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Tony Williams to Mark 50th Anniversary of Voices of Spring on 81st Birthday

by Dalton Narine

A When Steel Talks Exclusive

Anthony Williams
Anthony “Tony” Williams

Global - Anthony Williams, leader and arranger of the defunct Pan Am North Stars, has planned a special occasion to celebrate his 81st birthday.

On June 24, at the St. James Amphitheatre, Williams will commemorate the 50th year of the band’s rendition of Johann Strauss Jr.s’ “Voices of Spring,” a landmark performance that won the 1962 Steel Band Music Festival in Port of Spain, Trinidad.

The invitational event begins at 6 p.m., and will also honor pan legends Ray Holman, Robert Greenidge, Len “Boogsie” Sharpe, Pelham Goddard and Earl Brooks.

In early May, Williams was reminded of the festival anniversary by Judy Arthur, his caregiver of 14 years. Williams pushed for an observance party that would include Desperadoes, St. James Tripolians, Scrunters Pan Groove and St. James North Stars, relying on Arthur to organize the function.

“We’re still trying to reach alumni of North Stars, besides the surviving members of the original group of 16 music festival players.” said Arthur, a senior media officer at Ample Advertising. “I’m planning something that everyone will remember.”

Honorees Sharpe, Holman and Brooks are scheduled to perform. “They were all moved not only by the “Spider Web” awards, but also the fact that Anthony, who is so widely respected, recognized their achievements in Pan.”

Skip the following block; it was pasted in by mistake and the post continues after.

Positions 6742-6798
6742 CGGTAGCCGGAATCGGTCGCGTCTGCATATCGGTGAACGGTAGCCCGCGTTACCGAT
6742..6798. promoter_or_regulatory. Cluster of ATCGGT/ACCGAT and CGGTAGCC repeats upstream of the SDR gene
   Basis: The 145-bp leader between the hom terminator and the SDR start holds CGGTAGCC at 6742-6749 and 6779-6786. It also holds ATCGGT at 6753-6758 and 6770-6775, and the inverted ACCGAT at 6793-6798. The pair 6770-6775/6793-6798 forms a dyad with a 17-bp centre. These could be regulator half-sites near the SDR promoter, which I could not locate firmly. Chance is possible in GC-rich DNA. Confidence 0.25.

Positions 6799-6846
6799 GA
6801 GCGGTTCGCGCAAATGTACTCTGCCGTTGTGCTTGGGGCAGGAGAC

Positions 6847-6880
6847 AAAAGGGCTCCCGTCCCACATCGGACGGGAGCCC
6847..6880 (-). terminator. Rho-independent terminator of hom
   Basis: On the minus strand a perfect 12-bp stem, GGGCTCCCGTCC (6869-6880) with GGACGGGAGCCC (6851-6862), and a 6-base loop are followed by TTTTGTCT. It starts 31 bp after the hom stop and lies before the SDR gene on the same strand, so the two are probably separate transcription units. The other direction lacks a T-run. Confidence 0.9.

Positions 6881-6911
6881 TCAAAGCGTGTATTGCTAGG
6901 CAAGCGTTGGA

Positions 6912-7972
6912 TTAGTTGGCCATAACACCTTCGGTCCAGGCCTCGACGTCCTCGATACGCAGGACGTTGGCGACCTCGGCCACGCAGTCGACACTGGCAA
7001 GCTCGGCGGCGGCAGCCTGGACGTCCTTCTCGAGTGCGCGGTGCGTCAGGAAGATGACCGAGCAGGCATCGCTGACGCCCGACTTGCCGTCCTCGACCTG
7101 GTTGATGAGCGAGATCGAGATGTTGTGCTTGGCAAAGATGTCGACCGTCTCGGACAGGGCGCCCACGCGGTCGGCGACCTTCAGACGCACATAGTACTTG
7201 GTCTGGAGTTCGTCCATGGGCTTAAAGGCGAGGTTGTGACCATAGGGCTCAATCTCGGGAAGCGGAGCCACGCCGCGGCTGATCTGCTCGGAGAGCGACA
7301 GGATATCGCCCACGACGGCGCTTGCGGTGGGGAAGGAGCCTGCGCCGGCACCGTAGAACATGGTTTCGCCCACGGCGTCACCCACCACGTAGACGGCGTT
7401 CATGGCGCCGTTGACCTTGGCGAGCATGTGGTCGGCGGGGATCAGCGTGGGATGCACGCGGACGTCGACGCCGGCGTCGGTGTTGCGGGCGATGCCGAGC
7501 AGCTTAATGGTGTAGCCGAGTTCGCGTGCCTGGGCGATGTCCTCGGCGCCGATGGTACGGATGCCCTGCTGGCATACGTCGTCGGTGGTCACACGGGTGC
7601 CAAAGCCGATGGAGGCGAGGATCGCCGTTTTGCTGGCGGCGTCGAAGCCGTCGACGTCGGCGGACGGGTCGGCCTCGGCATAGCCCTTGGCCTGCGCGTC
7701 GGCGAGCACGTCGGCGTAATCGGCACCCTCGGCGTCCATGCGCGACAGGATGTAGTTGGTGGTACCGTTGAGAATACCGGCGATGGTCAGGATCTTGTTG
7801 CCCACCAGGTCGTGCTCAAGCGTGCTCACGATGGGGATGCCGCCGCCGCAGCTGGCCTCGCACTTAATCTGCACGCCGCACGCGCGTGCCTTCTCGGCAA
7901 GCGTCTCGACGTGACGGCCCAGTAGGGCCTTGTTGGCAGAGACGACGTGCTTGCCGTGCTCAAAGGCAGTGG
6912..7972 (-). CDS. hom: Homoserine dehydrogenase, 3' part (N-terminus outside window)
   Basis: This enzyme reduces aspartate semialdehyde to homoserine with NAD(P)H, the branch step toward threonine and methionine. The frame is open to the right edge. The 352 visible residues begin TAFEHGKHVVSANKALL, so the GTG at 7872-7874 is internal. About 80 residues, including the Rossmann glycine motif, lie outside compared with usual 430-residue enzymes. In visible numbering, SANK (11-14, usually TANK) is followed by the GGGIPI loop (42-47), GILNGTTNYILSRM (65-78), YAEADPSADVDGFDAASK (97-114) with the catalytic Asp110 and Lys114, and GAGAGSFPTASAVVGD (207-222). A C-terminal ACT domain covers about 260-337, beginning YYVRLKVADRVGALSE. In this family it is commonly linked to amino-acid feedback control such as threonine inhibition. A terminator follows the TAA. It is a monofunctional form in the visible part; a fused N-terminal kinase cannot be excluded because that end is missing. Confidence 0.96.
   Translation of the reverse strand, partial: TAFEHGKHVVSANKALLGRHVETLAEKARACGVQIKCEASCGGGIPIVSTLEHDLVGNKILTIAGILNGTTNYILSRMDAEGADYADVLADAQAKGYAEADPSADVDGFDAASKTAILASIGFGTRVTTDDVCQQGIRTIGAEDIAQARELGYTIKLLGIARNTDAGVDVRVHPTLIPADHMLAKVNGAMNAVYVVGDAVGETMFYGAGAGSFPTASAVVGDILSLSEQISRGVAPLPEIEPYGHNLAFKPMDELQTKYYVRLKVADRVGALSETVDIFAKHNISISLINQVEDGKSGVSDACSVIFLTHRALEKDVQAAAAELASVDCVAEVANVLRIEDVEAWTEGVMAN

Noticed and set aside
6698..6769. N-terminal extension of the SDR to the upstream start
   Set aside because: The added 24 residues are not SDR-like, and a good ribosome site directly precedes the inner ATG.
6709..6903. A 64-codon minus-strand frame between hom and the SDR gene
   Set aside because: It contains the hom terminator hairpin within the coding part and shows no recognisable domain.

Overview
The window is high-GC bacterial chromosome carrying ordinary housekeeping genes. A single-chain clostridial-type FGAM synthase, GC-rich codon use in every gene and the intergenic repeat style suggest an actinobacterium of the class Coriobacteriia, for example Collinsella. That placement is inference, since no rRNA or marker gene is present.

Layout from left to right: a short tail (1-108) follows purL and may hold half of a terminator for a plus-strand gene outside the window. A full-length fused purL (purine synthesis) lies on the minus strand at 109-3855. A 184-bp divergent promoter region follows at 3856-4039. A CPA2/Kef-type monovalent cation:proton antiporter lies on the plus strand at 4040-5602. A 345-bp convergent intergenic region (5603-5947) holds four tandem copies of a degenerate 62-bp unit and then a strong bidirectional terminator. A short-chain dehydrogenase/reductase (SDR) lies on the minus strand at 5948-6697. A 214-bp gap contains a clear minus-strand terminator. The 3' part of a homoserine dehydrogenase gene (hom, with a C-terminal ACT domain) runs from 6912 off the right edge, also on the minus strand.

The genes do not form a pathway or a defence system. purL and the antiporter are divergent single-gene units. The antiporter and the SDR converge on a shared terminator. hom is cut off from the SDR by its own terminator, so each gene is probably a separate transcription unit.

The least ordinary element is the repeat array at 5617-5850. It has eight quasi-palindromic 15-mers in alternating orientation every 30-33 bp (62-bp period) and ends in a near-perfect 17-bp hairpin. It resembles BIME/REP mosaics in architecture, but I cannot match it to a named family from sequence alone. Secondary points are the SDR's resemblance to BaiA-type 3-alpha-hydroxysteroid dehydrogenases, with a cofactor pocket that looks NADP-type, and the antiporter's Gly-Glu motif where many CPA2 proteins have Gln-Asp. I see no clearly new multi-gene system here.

Williams’ Spider Web approach to tuning made the art - and playing of the instrument - easier through the placement of notes he called the cycle of Fourths and Fifths. His methodology would help lead to the eventual standardization of the instrument - as well as his greatest accomplishment, collaborating with international pianist Winifred Atwell on the Ivory and Steel concert at Madison Square Garden in 1969.

“My second greatest was Voices of Spring,” he says. “I was looking for a piece of music that was impossible for Pan. And I heard the waltz on a neighbor’s record. It was hard to play. Some notes were on the beat and some off. We tried to get the pans to equate to a symphony, but adapted music is an illusion.”

Williams, who learned music from Lt. Joseph Griffith, musical director of Trinidad All Steel Percussion Orchestra (TASPO), which toured the United Kingdom in 1951, says it took the North Stars players three weeks to learn just the first few bars. And six months to imitate the complete work on steel.

He had tried to copy the “styling” of the music, which was written in B-flat but “the creator gave me mystical vibes and I played it in B.”

“Tony knew what he was doing,” says Cliff Alexis, co-director, tuner and composer of the Northern Illinois University Steel Band. “He read the score and gave the piece full orchestration. It was an eye-opener, where steel band was heading. After that breakthrough performance, steel bands played every waltz in the book. They weren’t playing them in their entirety before.

“[Emmanuel] Eamon Thorpe [leader and arranger of Crossfire] used to call Williams the Police Band,” Alexis recalls, “because of his intricacies of orchestration and musical embellishment. He was genius.”

Reaching for a classic evening, Arthur says guests will be regaled by a recording of North Stars’ bravura showpiece as a prelude to the proceedings.

From the 1962 album “Pan Am North Stars” let us celebrate spring with their version of
“Voices of Spring” (Johann Strauss)

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